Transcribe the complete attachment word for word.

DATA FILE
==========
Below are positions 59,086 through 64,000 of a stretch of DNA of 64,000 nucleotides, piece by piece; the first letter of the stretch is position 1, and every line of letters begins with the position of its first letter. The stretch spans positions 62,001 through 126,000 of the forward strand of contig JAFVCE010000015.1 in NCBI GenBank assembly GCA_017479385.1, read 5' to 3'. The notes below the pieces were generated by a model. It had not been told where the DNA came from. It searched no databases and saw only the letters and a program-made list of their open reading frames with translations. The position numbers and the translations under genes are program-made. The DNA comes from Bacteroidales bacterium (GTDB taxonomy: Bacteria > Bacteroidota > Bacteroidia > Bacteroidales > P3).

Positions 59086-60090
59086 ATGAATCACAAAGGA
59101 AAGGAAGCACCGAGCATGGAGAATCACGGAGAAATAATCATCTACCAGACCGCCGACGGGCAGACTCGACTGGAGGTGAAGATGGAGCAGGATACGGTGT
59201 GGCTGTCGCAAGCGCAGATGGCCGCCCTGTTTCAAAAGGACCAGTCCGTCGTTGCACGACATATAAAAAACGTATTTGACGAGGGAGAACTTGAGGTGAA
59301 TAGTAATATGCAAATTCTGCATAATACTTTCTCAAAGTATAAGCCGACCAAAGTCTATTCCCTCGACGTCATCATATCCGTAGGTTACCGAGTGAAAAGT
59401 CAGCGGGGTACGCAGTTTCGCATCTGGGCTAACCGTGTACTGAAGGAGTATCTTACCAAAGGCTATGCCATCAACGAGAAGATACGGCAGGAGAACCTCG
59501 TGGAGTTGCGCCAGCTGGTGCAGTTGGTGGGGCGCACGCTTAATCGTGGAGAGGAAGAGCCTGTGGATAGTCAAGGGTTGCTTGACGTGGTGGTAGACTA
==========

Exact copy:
Below are positions 59,086 through 64,000 of a stretch of DNA of 64,000 nucleotides, piece by piece; the first letter of the stretch is position 1, and every line of letters begins with the position of its first letter. The stretch spans positions 62,001 through 126,000 of the forward strand of contig JAFVCE010000015.1 in NCBI GenBank assembly GCA_017479385.1, read 5' to 3'. The notes below the pieces were generated by a model. It had not been told where the DNA came from. It searched no databases and saw only the letters and a program-made list of their open reading frames with translations. The position numbers and the translations under genes are program-made. The DNA comes from Bacteroidales bacterium (GTDB taxonomy: Bacteria > Bacteroidota > Bacteroidia > Bacteroidales > P3).

Positions 59086-60090
59086 ATGAATCACAAAGGA
59101 AAGGAAGCACCGAGCATGGAGAATCACGGAGAAATAATCATCTACCAGACCGCCGACGGGCAGACTCGACTGGAGGTGAAGATGGAGCAGGATACGGTGT
59201 GGCTGTCGCAAGCGCAGATGGCCGCCCTGTTTCAAAAGGACCAGTCCGTCGTTGCACGACATATAAAAAACGTATTTGACGAGGGAGAACTTGAGGTGAA
59301 TAGTAATATGCAAATTCTGCATAATACTTTCTCAAAGTATAAGCCGACCAAAGTCTATTCCCTCGACGTCATCATATCCGTAGGTTACCGAGTGAAAAGT
59401 CAGCGGGGTACGCAGTTTCGCATCTGGGCTAACCGTGTACTGAAGGAGTATCTTACCAAAGGCTATGCCATCAACGAGAAGATACGGCAGGAGAACCTCG
59501 TGGAGTTGCGCCAGCTGGTGCAGTTGGTGGGGCGCACGCTTAATCGTGGAGAGGAAGAGCCTGTGGATAGTCAAGGGTTGCTTGACGTGGTGGTAGACTA